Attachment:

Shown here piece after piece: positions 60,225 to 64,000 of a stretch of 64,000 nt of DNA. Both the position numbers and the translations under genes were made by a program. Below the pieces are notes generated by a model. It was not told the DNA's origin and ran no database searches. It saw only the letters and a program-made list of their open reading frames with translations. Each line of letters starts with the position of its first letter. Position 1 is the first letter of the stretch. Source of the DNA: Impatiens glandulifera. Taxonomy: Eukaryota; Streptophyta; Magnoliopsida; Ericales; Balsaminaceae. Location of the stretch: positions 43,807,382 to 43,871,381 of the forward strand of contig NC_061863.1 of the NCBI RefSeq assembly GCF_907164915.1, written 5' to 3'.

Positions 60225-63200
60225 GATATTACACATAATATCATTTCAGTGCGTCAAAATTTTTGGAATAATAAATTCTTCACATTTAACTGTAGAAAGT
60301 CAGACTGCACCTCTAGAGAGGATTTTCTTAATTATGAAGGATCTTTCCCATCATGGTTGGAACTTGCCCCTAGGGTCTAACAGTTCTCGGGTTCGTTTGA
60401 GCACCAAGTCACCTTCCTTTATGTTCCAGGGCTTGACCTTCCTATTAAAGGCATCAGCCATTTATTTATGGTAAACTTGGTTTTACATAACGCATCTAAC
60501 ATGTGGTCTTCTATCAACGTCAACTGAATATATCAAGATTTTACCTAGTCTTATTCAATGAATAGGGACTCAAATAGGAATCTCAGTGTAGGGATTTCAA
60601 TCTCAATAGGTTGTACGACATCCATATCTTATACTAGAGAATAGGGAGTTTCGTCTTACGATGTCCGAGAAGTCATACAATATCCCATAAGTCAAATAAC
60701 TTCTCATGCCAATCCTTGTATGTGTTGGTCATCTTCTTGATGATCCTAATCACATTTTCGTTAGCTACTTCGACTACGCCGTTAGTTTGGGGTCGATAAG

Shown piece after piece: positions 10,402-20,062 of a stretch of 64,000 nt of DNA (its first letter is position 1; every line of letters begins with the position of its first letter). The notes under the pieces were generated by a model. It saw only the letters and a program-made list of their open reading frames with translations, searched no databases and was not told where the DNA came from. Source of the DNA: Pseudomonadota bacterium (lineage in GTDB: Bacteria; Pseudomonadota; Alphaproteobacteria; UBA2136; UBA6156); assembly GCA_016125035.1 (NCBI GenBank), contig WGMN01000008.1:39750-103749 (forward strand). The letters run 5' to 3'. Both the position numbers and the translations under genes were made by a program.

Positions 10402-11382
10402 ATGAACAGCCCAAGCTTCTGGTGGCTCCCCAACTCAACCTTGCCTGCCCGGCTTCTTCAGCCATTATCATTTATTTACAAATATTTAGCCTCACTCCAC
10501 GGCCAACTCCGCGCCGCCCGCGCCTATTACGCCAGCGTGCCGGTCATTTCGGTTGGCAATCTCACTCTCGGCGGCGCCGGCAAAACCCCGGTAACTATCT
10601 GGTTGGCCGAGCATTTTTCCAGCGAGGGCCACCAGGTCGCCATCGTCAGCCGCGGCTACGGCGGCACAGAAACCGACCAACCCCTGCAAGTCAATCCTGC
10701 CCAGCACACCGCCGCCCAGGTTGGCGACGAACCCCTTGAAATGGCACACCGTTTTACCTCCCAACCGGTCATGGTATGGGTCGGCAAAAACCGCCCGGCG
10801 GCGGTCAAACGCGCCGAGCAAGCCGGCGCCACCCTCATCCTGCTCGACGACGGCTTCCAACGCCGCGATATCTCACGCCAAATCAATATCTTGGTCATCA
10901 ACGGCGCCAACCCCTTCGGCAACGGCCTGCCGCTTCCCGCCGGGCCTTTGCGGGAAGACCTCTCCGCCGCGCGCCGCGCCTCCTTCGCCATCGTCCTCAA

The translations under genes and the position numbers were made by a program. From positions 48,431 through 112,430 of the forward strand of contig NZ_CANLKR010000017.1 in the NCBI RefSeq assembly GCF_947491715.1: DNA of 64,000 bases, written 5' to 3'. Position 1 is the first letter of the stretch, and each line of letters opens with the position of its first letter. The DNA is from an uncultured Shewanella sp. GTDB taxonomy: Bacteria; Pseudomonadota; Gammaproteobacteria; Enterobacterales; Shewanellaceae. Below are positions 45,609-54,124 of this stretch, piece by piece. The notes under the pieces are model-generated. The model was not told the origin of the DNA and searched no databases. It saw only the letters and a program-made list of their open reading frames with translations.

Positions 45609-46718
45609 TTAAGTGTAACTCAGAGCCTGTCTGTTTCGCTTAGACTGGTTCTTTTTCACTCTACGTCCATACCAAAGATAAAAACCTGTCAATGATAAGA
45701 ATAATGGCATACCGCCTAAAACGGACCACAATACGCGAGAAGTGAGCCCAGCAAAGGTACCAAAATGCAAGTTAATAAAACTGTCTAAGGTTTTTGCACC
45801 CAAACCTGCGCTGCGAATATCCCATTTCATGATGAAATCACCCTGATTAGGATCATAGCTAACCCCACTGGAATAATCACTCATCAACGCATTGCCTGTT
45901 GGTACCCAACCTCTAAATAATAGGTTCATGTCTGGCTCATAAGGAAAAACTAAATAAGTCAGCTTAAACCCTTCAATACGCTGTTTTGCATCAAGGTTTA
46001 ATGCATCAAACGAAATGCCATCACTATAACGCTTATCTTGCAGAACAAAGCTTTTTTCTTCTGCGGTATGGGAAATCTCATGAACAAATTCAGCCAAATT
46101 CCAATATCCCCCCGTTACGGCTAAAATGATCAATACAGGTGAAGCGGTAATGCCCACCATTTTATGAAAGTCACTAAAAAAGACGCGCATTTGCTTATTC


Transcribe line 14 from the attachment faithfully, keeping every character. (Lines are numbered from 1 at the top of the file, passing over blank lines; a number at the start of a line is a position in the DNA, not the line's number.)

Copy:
10701 CCAGCACACCGCCGCCCAGGTTGGCGACGAACCCCTTGAAATGGCACACCGTTTTACCTCCCAACCGGTCATGGTATGGGTCGGCAAAAACCGCCCGGCG